In 2016 China military power report content includes Beijing continuing to use maritime law enforcement ships and aircraft patrolling near the Senkaku/Diaoyu Islands during 2015 to challenge China’s territorial claims; a willingness to tolerate higher levels of tension to pursue its claims while avoiding direct and explicit confrontation with the United States; and Chinese President Xi Jinping and Japanese President Shinzo Abe announcing a four-point bilateral agreement in November 2014 to improve bilateral relations(Chapman, The East China Sea in DOD China Military Power Reports., 2017, p. 77).
China’s behavior in Maritime disputes
There is an extensive literature on China’s behavior in maritime dispute today. However, these existing explanations are often truncated. The most prominent view is the “China threat” school which attributes Beijing’s assertiveness in maritime disputes to the country’s growing economic and military strength and the resulting changes in policy preferences (Park, 2015). This explanation accounts for Beijing’s tension-escalatory behavior in the ECS and the SCS, because China’s recent assertiveness in this dispute correlates with its economic growth and military modernization. Those who believe in the idea of a “defensive strategic culture” in China argue that the recent confrontational behaviors are defensive reactions to Japan and Southeast Asian countries’ attempts to change the status quo in their favor(Scobell, 2012).
However, strategic culture argument does not explain why we did not observe similar reactions from China in the earlier periods when other maritime claimants made efforts to change the status in their favor. The researcher found that in literature some researchers attribute China’s recent proactive and discrepant behavior in maritime disputes to expanding bureaucratic agencies’ interests and the absence of policy coordination in the Chinese governmental system (Mastro, 2012), and to Chinese leaders’ hypersensitivity to popular nationalism (Scobell A. &., 2013). However, these explanations only address China’s tension-escalatory behavior, not cooperative behavior. In other words, the increasing amount of the literature on China’s behavior in maritime disputes help us understand some part of Beijing’s strategic thinking, but not all. Although, China’s alarming behaviors draw more attention than its cooperative behaviors, analyzing the sources of cooperation holds no less importance, to have a systematic understanding of Beijing’s strategic thinking.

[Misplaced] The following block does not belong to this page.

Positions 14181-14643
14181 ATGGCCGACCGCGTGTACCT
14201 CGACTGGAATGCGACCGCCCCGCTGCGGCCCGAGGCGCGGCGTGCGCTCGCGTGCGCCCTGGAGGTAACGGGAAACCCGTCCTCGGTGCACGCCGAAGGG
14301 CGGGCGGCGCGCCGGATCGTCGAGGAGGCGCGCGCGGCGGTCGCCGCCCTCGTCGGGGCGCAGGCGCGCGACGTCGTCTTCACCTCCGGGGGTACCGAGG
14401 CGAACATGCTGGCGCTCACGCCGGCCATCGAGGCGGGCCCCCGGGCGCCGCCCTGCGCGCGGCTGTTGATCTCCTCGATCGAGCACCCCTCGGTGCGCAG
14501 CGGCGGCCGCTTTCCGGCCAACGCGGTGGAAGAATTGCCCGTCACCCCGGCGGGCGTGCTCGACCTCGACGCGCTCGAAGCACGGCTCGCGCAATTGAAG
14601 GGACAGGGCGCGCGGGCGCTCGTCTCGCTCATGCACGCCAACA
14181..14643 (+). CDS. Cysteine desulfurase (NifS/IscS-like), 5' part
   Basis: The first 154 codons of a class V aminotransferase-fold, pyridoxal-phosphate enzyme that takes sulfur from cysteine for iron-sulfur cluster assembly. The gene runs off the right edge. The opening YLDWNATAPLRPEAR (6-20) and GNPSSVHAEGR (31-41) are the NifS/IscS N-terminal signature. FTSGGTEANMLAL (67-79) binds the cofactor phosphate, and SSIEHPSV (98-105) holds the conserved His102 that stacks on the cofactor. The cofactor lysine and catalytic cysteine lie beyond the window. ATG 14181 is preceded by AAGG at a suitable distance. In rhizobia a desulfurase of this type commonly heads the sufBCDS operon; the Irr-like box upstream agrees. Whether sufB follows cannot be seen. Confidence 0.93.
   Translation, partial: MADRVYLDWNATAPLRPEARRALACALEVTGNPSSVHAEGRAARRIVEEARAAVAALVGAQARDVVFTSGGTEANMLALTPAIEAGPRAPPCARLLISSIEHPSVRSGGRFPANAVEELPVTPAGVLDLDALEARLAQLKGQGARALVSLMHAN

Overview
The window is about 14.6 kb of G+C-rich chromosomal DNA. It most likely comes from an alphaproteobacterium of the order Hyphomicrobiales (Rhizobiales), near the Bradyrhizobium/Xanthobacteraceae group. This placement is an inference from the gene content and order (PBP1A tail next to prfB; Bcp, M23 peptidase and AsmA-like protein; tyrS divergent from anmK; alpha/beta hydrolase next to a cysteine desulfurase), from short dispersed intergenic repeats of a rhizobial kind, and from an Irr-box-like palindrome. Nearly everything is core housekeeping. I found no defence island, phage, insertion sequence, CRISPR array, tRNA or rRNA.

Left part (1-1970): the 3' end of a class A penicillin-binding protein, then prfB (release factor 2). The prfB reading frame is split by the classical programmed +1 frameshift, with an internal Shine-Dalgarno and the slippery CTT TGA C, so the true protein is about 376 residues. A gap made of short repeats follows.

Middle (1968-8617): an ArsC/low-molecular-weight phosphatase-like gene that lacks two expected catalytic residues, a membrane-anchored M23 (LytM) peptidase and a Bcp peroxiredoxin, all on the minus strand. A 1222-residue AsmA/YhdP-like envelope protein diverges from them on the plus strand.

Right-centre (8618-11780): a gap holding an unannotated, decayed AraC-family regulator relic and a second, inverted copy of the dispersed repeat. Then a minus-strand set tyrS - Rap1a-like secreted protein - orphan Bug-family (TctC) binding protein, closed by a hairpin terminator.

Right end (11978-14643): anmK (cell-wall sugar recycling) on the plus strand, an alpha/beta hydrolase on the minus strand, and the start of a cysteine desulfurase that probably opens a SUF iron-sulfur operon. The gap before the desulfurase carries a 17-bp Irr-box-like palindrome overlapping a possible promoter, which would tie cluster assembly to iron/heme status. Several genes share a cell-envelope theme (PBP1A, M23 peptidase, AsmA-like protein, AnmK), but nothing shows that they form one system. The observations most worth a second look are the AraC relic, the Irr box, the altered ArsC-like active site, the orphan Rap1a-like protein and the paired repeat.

China and Japan have unresolved issues of overlapping EEZ claims and illegal fishing in the ECS, the dispute over the status of Okinotorishima, and the territorial dispute over the Senkaku/Diaoyu Islands. Currently, Japan keep administrative control of the islands and the islands are situated closely to key international shipping routes. Japan has the formal treaty-based alliances of the US, which is the strongest alignment signal(Shigeyoshi, 2010).
These two countries are the key allies of the US in Asia. However, the US allies still send alignment signals to China through their decisions in alliance commitment to the US and decisions to cooperate with China in the political and economic realm. These alignment signals sent by the key allies are stronger than the signals sent by non-allies, because the cost of distancing from the US or aligning with China is higher for them. Hence, even the small changes in their alignment behavior should be given more weight (Lim, 2015).